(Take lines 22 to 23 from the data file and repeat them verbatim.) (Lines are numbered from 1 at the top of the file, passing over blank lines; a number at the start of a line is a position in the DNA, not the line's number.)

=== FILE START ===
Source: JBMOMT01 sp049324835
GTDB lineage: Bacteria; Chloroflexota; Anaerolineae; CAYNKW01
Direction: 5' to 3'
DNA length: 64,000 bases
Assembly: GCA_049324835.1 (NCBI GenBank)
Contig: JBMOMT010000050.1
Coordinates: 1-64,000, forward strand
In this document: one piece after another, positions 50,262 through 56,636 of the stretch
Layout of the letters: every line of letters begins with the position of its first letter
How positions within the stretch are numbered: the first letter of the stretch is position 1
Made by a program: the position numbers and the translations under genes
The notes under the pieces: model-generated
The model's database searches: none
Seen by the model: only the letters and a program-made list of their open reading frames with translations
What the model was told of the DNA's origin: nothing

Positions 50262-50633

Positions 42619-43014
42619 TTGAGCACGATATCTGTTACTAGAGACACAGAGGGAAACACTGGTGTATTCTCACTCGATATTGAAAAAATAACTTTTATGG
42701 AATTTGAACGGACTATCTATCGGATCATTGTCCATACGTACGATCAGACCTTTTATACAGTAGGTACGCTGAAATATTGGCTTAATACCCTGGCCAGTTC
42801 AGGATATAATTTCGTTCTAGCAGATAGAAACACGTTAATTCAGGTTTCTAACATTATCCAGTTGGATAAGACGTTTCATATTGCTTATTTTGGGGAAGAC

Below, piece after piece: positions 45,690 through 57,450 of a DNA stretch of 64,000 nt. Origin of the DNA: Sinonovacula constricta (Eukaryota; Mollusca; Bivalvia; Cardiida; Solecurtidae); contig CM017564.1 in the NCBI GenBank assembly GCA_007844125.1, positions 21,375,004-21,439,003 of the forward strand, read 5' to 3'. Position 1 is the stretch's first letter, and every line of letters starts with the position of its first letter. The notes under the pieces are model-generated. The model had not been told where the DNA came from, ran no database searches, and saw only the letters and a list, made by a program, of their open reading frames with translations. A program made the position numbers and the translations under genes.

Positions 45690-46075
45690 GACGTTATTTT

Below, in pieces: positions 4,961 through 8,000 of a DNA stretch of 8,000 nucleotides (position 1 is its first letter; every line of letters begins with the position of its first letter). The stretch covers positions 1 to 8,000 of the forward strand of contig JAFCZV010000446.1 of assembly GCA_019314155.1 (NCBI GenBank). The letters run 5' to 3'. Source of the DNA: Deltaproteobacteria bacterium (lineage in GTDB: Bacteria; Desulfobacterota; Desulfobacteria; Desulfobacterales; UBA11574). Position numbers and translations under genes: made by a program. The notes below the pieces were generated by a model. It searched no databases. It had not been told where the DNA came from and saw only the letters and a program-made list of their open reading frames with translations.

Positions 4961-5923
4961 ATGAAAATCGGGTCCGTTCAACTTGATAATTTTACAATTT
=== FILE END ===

Positions 45690-46075
45690 GACGTTATTTT